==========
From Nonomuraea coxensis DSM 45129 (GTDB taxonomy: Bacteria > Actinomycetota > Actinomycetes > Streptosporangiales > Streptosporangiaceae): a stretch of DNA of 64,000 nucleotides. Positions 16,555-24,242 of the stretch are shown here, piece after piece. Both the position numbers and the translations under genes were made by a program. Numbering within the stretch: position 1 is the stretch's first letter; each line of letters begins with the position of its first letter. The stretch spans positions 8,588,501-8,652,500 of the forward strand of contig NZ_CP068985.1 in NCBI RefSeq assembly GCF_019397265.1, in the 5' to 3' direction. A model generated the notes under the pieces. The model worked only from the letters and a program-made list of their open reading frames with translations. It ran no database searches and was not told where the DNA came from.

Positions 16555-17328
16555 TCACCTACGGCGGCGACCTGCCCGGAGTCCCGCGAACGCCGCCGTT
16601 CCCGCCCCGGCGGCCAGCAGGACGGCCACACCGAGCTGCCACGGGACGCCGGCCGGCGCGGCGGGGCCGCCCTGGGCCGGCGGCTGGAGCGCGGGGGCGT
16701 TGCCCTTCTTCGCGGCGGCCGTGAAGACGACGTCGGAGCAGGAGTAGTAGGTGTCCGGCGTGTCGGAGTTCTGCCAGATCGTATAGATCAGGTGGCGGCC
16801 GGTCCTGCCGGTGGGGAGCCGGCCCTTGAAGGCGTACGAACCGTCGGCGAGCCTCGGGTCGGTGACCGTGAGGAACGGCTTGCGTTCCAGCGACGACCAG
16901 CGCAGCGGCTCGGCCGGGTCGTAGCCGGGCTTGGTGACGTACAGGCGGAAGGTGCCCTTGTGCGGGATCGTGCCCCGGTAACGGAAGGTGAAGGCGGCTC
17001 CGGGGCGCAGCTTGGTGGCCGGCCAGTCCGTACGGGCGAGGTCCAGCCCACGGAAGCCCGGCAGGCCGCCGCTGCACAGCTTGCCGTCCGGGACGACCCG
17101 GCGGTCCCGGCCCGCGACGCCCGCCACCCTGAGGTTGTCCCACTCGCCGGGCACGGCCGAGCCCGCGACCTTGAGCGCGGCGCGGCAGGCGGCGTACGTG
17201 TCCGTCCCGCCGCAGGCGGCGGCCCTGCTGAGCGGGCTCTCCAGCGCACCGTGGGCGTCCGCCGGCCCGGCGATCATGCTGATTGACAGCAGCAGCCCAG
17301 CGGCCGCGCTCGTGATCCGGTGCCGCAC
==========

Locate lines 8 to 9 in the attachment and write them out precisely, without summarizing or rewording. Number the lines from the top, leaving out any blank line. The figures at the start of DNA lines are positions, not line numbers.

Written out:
17001 CGGGGCGCAGCTTGGTGGCCGGCCAGTCCGTACGGGCGAGGTCCAGCCCACGGAAGCCCGGCAGGCCGCCGCTGCACAGCTTGCCGTCCGGGACGACCCG
17101 GCGGTCCCGGCCCGCGACGCCCGCCACCCTGAGGTTGTCCCACTCGCCGGGCACGGCCGAGCCCGCGACCTTGAGCGCGGCGCGGCAGGCGGCGTACGTG